Published Jun 25, 2014Jenny Lewis has had a busy six years. Between teaming up with boyfriend Jonathan Rice for an album, scoring not one but two films, joining the Postal Service on their reunion tour and breaking up her band Rilo Kiley, it's easy to forgive her for not releasing an album since 2008's Acid Tongue. But that doesn't mean she wasn't trying to.
"I never intended to take a long break," Lewis tells Exclaim!. "I just couldn't finish it. So I was trying to finish my record for six years and I finally did. It just took a really long time."
On July 29, Lewis releases her third solo album, The Voyager. Captured at a difficult time spent in between the death of her father and the end of Rilo Kiley, Lewis sought the talent of Ryan Adams to help co-produce the album.
"I was a huge fan of Heartbreaker, but I didn't discover that record until just recently," she says. "I don't know how I missed it, but I did somehow. But I heard he was building an analogue studio in Los Angeles and I just had a feeling about him. And it worked out great. He's an amazing producer. It was a really quick process, but he's really inspired in the studio. And he's a killer guitar player."
While all but three tracks were produced by Adams with Mike Viola, Beck added some additional production, as well as Jonathan Rice. Lewis says Beck and Adams couldn't be any more different from one another.
"I spent a lot more time with Ryan, but I knew Beck a little bit more going into it," she explains. "So I felt more comfortable with Beck right away. Working with Beck was very calm and focused. Working with Ryan was the exact opposite of that. It was confusing at times and I went through a range of emotions."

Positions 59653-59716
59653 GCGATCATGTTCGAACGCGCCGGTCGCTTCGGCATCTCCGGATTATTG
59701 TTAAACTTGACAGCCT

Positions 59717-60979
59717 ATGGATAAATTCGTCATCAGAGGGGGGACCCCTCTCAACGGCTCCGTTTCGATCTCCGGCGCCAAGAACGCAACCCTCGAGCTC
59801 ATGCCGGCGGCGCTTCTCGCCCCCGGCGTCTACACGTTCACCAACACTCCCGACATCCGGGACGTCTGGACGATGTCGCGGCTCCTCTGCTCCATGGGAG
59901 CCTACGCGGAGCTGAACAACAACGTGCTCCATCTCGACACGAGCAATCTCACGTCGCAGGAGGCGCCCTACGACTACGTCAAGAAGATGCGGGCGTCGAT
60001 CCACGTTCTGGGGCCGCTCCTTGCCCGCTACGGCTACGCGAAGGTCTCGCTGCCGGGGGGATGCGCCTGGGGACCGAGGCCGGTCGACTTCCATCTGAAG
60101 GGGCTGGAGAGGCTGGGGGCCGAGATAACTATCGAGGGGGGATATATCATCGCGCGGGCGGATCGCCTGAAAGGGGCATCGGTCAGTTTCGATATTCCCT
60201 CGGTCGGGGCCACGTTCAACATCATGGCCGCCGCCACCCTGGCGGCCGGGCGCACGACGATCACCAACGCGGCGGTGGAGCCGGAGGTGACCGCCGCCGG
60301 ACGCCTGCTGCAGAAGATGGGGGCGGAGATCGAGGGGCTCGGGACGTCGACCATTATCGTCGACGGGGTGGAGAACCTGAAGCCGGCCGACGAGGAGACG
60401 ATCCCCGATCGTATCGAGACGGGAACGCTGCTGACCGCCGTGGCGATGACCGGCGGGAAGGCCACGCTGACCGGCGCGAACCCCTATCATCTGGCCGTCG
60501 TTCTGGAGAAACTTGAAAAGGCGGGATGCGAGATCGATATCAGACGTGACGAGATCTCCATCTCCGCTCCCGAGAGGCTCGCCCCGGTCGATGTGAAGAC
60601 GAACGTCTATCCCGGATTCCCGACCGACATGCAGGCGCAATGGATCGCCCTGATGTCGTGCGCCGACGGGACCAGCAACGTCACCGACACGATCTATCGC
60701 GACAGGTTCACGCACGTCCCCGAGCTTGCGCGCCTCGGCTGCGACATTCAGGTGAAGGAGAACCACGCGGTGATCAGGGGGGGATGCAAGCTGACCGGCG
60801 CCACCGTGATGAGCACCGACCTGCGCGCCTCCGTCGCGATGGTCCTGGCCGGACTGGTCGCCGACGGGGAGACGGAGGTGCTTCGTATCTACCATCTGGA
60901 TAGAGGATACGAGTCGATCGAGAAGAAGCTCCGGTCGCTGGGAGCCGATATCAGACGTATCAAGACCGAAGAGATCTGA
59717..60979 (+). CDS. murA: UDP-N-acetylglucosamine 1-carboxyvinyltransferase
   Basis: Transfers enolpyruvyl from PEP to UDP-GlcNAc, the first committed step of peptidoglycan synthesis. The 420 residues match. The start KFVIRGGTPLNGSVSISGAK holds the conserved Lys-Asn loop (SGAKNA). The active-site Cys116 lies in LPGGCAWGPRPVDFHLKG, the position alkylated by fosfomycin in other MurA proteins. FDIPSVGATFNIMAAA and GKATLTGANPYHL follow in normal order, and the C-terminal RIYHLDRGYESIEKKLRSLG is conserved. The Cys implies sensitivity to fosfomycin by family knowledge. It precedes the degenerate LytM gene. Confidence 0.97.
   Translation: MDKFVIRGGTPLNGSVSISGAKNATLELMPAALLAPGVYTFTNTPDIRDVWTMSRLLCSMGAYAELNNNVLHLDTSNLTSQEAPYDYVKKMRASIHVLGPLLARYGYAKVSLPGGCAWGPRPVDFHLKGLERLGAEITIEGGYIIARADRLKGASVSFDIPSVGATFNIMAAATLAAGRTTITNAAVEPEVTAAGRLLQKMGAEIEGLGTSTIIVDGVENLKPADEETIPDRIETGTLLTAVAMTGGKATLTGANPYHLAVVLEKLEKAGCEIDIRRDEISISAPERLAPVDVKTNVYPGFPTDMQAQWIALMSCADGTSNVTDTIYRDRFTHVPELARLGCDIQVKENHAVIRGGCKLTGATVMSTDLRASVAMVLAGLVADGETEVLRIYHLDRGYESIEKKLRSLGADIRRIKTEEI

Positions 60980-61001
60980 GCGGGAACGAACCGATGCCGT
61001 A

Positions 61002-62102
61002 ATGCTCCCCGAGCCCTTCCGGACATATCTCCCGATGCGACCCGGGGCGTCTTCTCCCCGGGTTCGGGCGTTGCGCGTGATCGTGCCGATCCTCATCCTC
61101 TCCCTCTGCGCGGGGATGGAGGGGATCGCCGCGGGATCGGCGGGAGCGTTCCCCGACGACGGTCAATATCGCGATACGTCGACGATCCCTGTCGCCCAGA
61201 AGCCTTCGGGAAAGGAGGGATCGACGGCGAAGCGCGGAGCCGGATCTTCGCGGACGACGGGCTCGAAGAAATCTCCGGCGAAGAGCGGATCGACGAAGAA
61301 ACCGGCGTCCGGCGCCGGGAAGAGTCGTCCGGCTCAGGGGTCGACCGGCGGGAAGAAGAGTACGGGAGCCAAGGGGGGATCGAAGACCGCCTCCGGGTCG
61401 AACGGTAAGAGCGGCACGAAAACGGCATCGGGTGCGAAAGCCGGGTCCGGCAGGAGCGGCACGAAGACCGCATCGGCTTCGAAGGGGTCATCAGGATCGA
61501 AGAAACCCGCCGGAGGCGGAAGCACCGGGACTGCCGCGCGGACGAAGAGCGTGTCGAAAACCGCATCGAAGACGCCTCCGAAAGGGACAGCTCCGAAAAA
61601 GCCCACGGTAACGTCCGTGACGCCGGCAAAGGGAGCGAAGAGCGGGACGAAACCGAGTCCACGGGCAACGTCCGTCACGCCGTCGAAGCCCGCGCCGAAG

The release of The Voyager is still a ways off, but fans in Toronto and Ottawa will get an early sneak peek when she plays the Toronto Urban Roots Festival and the Ottawa Bluesfest on July 6 and 8, respectively. In the meantime, Lewis says the album has the same spirit as its predecessor.
"Acid Tongue was recorded to tape. It was almost a completely live record. So the spirit of that is within The Voyager as well," she admits. "It's about musicians making music together in a room, for the most part. But I think The Voyager is a little more rockin'. I didn't have any rules or ideas going into it. I let myself be produced for the first time."
Read our recent Questionnaire with Lewis here.